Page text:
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What’s the best diet for the environment?

Wednesday March 27, 2024

"What's the best diet for the environment?" Here’s a question we often hear, but it is a very divisive topic. 

Andrew - what about the environment? How does a high protein, high vegetable diet impact the planet? Especially one centered around meat or dairy.

I’m going to answer that in 3 parts

  1. The answer is incredibly complicated. More than I can say in a short article. And it’s evolving constantly. 

  1. You should always, always, fact check what comes out of someone’s mouth in an email, or on social media, including mine. I am just one source of information. 

  1. The best thing you can do if you want to eat healthy, but also protect the planet, is support sustainable agriculture. Here’s what I mean: 

Most of us know about fish sustainability. Some fish are over-farmed or over-fished in the wild, and that depletes the overall population. This led to us seeing signs at the grocery store or on menus about sustainable fish. 

Fish that support the long-term health of our ecosystem are more expensive. We pay a little extra because we know it’s important. 

There is a similar concept for land animal products like beef, pork, and chicken. 

This is where the topic gets divisive. 

The reason many people think plant based is better than animal products is because we have over-produced animal products. 

Like most things we do in capitalist countries, many big food companies focused on the bottom line. They have turned beef, pork, milk, and egg production (to name a few) into a highly industrialized processes. 

This focus on efficiency over everything made the products cheaper for the customer and made more profit for the business. Everybody wins, right? 

Except the environment. 

Fast forward to today - we have animal products on every shelf in every store in Western countries and they’re incredibly affordable. This is a luxury we didnt always have. Meat used to be much more scarce. 

It is a good thing for our health except it’s a strain on the environment. 

But there is another way. And that way is not to abandon meat or dairy forever. Or to create “fake” meat made from plants that is less healthy than the real meat. 

The solution is called regenerative agriculture, or regenerative farming. 

This is a really important topic to educate yourself on. Because, let’s take a cow for example… What happens if nobody on the planet ever eats a cow again?

It would be just as bad as where we are today. Maybe worse. 

Cows eat grass. Can you eat grass? (you cannot). 

Cows have 4 different functions in their stomach (unlike a human, or a dog) and with it can turn grass into protein, also known as beef.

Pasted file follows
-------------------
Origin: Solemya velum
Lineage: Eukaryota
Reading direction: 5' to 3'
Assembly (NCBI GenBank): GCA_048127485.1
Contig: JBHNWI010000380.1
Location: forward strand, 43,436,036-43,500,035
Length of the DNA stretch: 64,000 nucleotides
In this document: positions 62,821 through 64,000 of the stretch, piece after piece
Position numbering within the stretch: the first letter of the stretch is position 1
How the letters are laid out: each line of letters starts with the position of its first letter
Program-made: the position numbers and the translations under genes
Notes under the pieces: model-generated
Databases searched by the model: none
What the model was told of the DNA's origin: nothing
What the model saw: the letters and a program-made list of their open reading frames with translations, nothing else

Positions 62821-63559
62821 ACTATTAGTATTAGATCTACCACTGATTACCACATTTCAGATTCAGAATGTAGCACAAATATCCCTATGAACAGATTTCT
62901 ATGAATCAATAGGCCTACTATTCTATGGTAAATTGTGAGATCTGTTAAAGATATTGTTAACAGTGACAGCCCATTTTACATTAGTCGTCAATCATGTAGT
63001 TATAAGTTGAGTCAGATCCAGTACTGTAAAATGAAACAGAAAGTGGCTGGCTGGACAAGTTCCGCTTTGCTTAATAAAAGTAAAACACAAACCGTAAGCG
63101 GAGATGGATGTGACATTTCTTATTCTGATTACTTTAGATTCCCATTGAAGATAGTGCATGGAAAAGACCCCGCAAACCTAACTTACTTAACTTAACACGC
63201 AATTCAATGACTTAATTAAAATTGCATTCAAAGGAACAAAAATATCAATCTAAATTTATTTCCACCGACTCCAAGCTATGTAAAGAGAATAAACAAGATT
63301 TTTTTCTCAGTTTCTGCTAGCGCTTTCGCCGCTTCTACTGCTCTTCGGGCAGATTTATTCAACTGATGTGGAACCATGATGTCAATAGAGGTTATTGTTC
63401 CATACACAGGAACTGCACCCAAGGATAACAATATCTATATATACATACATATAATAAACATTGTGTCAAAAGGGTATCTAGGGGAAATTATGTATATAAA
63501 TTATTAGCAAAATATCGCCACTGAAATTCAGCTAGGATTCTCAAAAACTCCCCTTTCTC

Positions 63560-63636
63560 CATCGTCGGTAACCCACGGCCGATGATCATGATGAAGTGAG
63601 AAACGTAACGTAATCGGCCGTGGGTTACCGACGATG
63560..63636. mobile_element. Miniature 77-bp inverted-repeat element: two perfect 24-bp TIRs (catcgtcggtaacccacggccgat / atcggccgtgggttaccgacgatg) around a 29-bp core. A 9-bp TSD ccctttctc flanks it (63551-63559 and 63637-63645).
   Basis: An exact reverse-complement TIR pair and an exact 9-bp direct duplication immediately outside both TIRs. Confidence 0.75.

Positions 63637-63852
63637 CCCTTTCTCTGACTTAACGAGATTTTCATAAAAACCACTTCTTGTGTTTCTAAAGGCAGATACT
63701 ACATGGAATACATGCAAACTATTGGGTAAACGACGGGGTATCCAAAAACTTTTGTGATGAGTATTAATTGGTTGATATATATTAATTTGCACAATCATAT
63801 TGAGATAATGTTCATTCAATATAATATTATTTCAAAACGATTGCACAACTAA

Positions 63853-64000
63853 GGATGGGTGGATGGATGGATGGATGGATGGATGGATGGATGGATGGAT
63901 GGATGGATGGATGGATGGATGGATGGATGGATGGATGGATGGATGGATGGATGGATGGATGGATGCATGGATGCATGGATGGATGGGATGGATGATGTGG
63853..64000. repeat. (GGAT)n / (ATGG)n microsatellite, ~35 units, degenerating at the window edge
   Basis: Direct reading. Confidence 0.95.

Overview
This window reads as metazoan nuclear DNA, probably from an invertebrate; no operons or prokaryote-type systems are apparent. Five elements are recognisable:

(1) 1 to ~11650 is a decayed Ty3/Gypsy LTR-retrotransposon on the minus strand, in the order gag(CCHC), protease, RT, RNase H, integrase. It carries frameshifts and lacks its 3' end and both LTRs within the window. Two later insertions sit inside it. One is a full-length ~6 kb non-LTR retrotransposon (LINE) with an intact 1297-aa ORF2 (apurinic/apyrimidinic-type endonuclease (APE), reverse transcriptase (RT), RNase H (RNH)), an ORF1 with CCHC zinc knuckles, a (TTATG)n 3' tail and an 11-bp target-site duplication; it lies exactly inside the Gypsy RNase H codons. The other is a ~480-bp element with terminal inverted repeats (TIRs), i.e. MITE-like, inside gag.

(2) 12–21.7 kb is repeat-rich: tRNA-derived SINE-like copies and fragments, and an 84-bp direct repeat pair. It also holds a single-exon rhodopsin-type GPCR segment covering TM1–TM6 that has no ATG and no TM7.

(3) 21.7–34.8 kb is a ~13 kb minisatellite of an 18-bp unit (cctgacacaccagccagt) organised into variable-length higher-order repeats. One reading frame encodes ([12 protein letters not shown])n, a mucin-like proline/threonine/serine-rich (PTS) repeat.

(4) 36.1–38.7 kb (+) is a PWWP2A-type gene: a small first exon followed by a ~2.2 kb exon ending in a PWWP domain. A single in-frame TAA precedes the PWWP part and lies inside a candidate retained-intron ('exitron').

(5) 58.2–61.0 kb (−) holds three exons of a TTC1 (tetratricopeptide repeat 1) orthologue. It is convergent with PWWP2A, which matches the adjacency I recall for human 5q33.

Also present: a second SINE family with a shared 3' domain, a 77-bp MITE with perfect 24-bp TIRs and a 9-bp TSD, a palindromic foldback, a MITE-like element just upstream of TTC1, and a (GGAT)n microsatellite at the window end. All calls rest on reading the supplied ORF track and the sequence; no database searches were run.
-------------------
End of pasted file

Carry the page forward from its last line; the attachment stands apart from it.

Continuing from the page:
And - and this is not debatable - beef is one of the most nutrient dense sources of food on the entire planet. 

Cows are designed to turn grass into edible nutrients. 

So if we eliminate that altogether, we lose the ability to feed humans with beef.. Which also means we switch to making 5 times as much Soy just to replace the nutrients from that one cow. 

This means overproduction of plant products, which leads to deforestation, drought, and other environmental challenges. 

So it’s not just about swearing off beef. Because even today with our reliance on meat we already overproduce lots of plant-based foods as well such as soy, almond, rice, etc. And that only gets worse if we remove animals from the equation.

Not to mention animals can be overpopulated. So everything needs to be in a balance. 

Which brings us back to regenerative agriculture. 

Regenerative agriculture supports a healthy ecosystem. And we all know this concept already. We’ve all seen the lion king. What happens when Scar overhunts? There’s no food left!

It’s the same as what happens if we use all the land just for plants. 

But, to be fair, it can happen with animal products too. So the answer is a delicate balance of all food sources. 

Regenerative agriculture is in its early days but it is definitely the future. How can you help?

The best thing you can do is pay extra for sustainable sources. You are going to start seeing these types of labels more and more. When you see this on a label, when you see a dozen eggs from this brand costs more than that brand, there is good reason. 

You also may be thinking - But Andrew wont this become the next buzzword that’s written on every label? Such as “organic” or “non gmo” even though it may not be exactly what we think it is?

And yes. And that’s just unavoidable. Sorry. Just like when you buy a pair of $150 yoga pants, sometimes they’re quality and sometimes they’re not. You don’t always get what you pay for and you may get scammed. I just don’t know what the solution is right now, other than we can’t give up just because of one or two bad actors. 

There will likely be regulation down the road as this becomes a more popular approach to sustainable food. 

As always we support your right to choose what’s best for you. You may have ethical, religious, or other reasons to eat what you eat and that’s great. We don’t believe in any one diet for all people. This is no exception. 

But know that regenerative agriculture is a concept that actually supports meat-eaters and plant-based alike. We should all be supporting each other instead of fighting with each other on who is “right.” 

So if you disagree with me that’s fine. If you have other research that says otherwise I’d love to see it. The goal is to educate people on what’s healthy for them and to support the long-term health of the planet at the same time. 

It’s a complex and delicate topic so if you want to discuss it, send me a note. Just be kind. We’re all on this planet together. 

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